# Variation of double slits experiment

Setup goes something like this: the laser gun fires only 1 photon each time and the only way for the photon to appear on the hidden screen is for them to be reflected from the 2 narrow mirrors.(see image below)

I was watching a ping pong match and suddenly this pops into my mind.

Will there be any interference pattern based on my setup?

I argue that 1 photon now does not have the chance to interfere with itself like the double slits so there will not be any zebra pattern showing up but I might be wrong. Also if I coat both mirrors with Polaroid so that one mirror is left circularly polarized while the other is right circularly polarized, what will appears on the hidden screen if any?

• All you have to do is the experiment. Commented Aug 20, 2016 at 4:40
• user6760 Please always keep in mind that a single edge is enough to bear an intensity distribution and this holds also for single shoted photons. So any discussion about slits, double slits and polarisers has to be discussed under attention of this fundamental phenomenon. Commented Aug 20, 2016 at 13:22
• physics.stackexchange.com/questions/158105/… Commented Aug 20, 2016 at 19:50

As an experimental physicist I would advice you to do the experiment.

What the theory predicts for single photons is what the boundary conditions the wavefunction of the photon has obeyed for the particular experiment. This wavefunction is complex and carries the phase information for building up the classical electromagnetic wave. It should not be surprising because both the classical wave and the photons it is composed of are solutions of the same maxwell equations, in the case of the photon treated as operators on the wavefunction.

Thus, if interference is seen in a classical light experiment,the single photon distributions will build up to the interference pattern. The classical em distribution is the probability density of finding a photon at a screen, and thus it is the square of the wavefunction of the individual photon. For links look at this answer of mine.

• This is a good explanation, but it falls short of actually answering the question. We do expect the photon so interfer with itself here right? Commented Aug 20, 2016 at 5:02
• The phrase "the photon to interfere with itself" is wrong physics. The photon as a quantum mechanical entity propagates with a probability function. This probability function when squared will show interferences for the photon , because of the boundary conditions, if interferences are observed in the macroscopic classical em wave. If the classical wave shows no interferences, the the single photon accumulated distribution will also not show interferences. A poton by itself is just a footprint of a point on the screen, displaced according to its wavefunction. Commented Aug 20, 2016 at 6:21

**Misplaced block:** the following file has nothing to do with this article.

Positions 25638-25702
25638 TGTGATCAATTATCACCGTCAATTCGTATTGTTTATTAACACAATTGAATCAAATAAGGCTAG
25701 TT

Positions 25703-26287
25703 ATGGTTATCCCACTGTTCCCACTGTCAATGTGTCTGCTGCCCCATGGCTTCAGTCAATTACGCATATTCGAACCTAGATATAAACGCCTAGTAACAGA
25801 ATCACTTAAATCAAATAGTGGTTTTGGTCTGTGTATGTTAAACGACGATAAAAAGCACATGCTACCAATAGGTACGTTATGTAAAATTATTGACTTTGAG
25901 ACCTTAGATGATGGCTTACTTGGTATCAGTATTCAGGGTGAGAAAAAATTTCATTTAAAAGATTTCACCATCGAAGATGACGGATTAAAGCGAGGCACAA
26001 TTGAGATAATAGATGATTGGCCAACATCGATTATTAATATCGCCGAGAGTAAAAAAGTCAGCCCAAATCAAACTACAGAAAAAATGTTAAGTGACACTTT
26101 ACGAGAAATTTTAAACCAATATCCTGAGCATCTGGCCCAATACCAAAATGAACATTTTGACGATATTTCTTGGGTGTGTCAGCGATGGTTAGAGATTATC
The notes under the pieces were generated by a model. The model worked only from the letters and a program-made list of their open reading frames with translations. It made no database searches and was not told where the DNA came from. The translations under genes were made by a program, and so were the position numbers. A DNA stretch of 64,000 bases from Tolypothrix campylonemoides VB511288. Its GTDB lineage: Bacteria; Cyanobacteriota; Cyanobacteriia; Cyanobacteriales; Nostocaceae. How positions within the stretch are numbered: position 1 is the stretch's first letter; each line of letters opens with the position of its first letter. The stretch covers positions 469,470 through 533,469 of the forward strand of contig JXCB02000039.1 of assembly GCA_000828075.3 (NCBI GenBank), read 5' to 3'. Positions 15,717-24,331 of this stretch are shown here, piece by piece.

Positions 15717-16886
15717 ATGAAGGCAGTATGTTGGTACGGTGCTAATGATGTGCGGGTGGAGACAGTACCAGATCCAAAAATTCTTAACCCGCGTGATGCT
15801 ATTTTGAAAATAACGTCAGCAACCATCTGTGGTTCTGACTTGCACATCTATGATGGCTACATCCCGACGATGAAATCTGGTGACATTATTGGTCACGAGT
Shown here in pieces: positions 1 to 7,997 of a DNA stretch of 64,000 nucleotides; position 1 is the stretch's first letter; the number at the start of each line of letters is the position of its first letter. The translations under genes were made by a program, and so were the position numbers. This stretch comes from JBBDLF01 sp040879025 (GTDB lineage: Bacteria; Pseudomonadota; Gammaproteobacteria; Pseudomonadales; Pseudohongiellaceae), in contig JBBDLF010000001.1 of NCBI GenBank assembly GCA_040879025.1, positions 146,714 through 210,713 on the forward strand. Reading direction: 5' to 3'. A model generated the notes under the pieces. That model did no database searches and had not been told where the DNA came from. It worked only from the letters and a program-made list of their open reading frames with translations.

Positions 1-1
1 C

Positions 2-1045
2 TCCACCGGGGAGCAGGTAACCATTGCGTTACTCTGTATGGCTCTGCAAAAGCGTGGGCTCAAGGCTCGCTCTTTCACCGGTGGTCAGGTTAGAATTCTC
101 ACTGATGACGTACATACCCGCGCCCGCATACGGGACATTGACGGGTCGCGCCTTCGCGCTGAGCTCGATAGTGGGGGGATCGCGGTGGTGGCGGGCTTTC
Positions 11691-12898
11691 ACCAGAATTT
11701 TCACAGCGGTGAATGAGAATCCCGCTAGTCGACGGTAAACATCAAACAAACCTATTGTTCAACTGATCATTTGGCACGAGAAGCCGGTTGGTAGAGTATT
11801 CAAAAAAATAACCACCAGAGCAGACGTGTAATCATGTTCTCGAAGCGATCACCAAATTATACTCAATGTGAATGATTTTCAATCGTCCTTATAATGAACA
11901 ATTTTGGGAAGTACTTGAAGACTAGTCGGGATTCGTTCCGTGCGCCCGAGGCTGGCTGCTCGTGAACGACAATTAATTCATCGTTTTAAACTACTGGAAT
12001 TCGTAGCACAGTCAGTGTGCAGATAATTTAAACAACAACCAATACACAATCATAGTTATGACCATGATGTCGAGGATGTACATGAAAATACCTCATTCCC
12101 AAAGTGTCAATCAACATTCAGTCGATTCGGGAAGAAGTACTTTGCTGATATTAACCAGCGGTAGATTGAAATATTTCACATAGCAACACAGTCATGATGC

• Yes I agree. But it is interesting that this notion that a photon interferes with itself was expressed as such by Dirac in his book. I think this has mislead many people for a long time. I do however think one can say a bit more. Commented Aug 20, 2016 at 6:27
• @flippiefanus photons cannot interfere with themselves. Commented Aug 20, 2016 at 7:06
• @BillAlsept: read my comment carefully, I didn't say they can. Commented Aug 20, 2016 at 8:26

There is perhaps a bit more that we can add to the answer of anna v in the context of an experiment done with single photons. How would one do such an experiment? First one would need to do the alignment. One would set up the light source(s) so that no light falls on the screen directly. It would be important that the light is coherent so that one should in principle be able to see interference if there is an overlap. Then one would place the mirrors for the light to be reflected onto the screen so that the two reflected beams overlap on the screen. To do this alignment, one would first use a bright source that one can see - classical light. If the light is coherence one should see interference on the screen.

Now the setup is done and one can turn to the single photon case. So in some way one modifies the light source (not important how) so that it emits one photon at a time. (Just to be more specific what we mean by this: the light intensity is low enough so that the photons are registered individually by the detector.) The screen needs to be replace by a detector array that can detect single photons (they do exist). We then wait for a while to accumulate enough detections of single photons to see if the resulting pattern shows an interference pattern.

What will we see? Well, as anna v explained, if we saw interference with the classical light we will also see interference in the case of single photons. Why? Because, the theory that describes the classical case and the theory that describes the quantum case for single photons in a linear system are identical. These theories have been tested quite thoroughly so we trust them.